A team led by GE Research and including The Feinstein Institutes for Medical Research, UCLA Samueli School of Engineering, Yale School of Medicine, and Albany Medical College has demonstrated the potential to prevent or reverse the onset of diabetes in preclinical model systems.
The team's findings, published in Nature Biomedical Engineering, represent a significant milestone in the field of bioelectronic medicine, which aims to treat chronic diseases like diabetes using electronic devices to manipulate the body's nervous system.
According to the World Health Organization, more than 650 million adults worldwide are obese, making them vulnerable to a range of medical conditions and leaving an urgent need for treatments, yet there are currently no long-lasting therapeutic options available.
Obesity leads to the production of pro-inflammatory markers, like cytokine proteins, which are associated with hyperglycemia, insulin resistance, and hypertension, as well as reduced vagus nerve activity and metabolic dysfunction.
For the past six years, GE Research has been a leader in ultrasound-based bioelectronic medicine, developing a non-invasive stimulation technique that uses ultrasound to stimulate specific neural pathways within organs related to the disease. The diabetes studies reported in Nature Biomedical Engineering were supported in part by the Biological Technologies Office of the Defense Advanced Research Projects Agency.
Christopher Puleo, a senior biomedical engineer at GE Research who co-led the diabetes studies and a corresponding author of the Nature Biomedical Engineering article, stated, “We have shown that ultrasound can be used to prevent or reverse diabetes in these preclinical studies. We’re now in the midst of human feasibility trials with a group of Type-2 diabetic subjects, which begins our work toward clinical translation.” He added that the use of ultrasound could potentially revolutionize the way bioelectronic medicines are applied to diseases like Type-2 diabetes in the future, offering a non-pharmaceutical, device-based alternative to current drug treatments.
The diabetes studies have been a collaborative effort among all partners, beginning with GE studies that showed initial results using ultrasound-prototype devices with diabetic models. This work was then expanded through a DARPA-funded program, followed by additional work at partner sites investigating the specific ion channels associated with the ultrasound effect, the direct effects of ultrasound stimulation on nerve activity, the effect of ultrasound treatment in a second and third model, and the magnitude of the effect on blood glucose.
Sangeeta Chavan, a professor at the Feinstein Institutes and one of the senior authors of the paper, said, “There are no long-lasting clinical treatments in tackling diabetes.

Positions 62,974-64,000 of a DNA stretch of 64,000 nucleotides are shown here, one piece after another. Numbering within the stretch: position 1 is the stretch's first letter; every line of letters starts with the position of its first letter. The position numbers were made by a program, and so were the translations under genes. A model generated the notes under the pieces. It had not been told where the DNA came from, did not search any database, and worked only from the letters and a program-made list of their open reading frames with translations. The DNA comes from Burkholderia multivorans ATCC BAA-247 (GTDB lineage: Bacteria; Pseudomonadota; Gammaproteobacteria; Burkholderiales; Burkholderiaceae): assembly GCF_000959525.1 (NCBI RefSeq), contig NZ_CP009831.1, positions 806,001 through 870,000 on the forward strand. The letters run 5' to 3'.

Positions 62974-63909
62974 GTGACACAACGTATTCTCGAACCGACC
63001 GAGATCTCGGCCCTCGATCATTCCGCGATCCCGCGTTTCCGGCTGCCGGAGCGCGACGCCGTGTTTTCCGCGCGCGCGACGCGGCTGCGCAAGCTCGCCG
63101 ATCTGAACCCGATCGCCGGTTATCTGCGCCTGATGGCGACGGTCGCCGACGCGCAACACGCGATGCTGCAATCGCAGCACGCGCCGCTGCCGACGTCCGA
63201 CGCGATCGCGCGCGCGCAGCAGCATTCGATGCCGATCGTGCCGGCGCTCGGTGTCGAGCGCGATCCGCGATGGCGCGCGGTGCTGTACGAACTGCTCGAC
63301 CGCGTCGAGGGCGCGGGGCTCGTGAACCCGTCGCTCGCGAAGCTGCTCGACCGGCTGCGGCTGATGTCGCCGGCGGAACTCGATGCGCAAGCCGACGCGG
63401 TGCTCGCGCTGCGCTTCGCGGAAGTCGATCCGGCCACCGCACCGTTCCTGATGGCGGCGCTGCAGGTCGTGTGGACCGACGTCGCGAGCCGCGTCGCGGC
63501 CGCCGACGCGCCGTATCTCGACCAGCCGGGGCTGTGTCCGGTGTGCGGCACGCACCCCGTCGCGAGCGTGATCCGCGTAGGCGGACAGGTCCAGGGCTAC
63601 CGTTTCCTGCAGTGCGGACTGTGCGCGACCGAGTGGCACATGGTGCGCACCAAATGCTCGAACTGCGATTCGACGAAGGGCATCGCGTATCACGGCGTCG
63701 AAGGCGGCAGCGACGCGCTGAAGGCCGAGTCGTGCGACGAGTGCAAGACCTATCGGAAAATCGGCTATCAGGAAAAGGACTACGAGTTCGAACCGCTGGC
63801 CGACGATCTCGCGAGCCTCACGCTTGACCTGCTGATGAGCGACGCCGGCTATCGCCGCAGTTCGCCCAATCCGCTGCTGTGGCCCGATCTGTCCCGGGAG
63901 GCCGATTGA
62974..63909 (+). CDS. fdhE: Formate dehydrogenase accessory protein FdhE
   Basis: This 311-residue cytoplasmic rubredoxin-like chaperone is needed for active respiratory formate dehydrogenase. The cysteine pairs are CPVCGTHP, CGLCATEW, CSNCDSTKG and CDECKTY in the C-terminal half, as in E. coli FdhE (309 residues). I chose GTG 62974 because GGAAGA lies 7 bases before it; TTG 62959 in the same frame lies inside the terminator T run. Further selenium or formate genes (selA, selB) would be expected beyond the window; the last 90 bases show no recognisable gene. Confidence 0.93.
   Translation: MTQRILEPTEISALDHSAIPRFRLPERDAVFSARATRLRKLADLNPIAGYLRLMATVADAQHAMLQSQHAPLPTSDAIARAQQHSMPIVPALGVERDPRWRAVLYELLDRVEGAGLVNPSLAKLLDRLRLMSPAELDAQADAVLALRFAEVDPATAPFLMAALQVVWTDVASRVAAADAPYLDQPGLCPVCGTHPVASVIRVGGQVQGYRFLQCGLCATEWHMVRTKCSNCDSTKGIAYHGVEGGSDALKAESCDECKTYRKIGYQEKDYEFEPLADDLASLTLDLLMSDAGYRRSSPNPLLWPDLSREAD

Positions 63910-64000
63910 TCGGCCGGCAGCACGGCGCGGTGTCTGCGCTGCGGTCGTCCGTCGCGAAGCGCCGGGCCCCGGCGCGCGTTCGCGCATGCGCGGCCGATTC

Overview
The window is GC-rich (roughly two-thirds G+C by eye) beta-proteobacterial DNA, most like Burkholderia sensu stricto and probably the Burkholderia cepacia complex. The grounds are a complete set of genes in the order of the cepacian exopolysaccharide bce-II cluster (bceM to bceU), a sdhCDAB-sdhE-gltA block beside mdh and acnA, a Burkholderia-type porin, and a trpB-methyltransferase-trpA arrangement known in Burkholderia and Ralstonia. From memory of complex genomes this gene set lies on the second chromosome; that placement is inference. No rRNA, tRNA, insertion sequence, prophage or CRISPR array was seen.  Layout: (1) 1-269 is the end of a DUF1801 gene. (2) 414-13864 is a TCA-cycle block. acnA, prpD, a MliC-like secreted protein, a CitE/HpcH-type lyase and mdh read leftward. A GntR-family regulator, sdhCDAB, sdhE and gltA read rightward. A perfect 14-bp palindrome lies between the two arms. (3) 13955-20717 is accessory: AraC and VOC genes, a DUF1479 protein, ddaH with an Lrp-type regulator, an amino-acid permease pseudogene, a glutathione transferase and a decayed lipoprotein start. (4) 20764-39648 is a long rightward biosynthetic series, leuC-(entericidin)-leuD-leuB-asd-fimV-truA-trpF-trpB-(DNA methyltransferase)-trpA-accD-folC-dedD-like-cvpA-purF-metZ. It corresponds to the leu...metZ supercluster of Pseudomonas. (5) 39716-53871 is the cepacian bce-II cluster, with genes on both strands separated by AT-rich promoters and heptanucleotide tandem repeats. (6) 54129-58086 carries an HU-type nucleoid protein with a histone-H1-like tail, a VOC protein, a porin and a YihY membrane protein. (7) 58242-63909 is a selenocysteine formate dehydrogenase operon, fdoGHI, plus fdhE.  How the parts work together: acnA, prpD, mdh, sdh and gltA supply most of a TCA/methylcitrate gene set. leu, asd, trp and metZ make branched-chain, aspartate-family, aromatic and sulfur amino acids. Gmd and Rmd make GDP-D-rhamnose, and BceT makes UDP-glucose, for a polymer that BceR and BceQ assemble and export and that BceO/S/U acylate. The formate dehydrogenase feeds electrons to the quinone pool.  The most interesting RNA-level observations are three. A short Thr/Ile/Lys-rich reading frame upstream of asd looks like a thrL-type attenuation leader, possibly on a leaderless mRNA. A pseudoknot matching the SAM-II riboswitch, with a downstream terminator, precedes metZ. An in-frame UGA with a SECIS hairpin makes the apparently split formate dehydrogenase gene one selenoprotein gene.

This exciting research is a major step forward to harness a novel approach of using ultrasound stimulation and bioelectronic medicine to alleviate and potentially reverse a disease that affects millions worldwide.” Stavros Zanos, an associate professor at the Feinstein Institutes and another senior author on the paper, added that this research also begins to bridge the gap in understanding the short-term and long-term physiological and metabolic effects of neuromodulation, a crucial aspect in optimizing and deploying clinically neuromodulation therapies.
Raimund Herzog, an associate professor at Yale School of Medicine and a member of the Yale Diabetes Research Center, noted that while there is already a variety of anti-diabetic medications available to treat high glucose levels, there are only a few drugs that can improve insulin sensitivity in diabetes.
If the ongoing clinical trials confirm the promise of the preclinical studies and ultrasound can be used to lower insulin and glucose levels, ultrasound neuromodulation will represent a new addition to current treatment options.
Dino Di Carlo, a study co-author and bioengineering professor at the UCLA Samueloi School of Engineering, stated that their studies indicate that focused ultrasound activates neurons.
Key Takeaway: The findings from this study are highly exciting and could lead to an innovative, non-invasive way to treat Type-2 diabetes. The use of ultrasound as a new therapeutic option for physicians and patients could be a game-changer in the future of bioelectronic medicine and its application to disease treatment. The team's ongoing clinical trials will determine the potential of ultrasound neuromodulation in lowering insulin and glucose levels, which could lead to a completely new avenue for treating diabetes.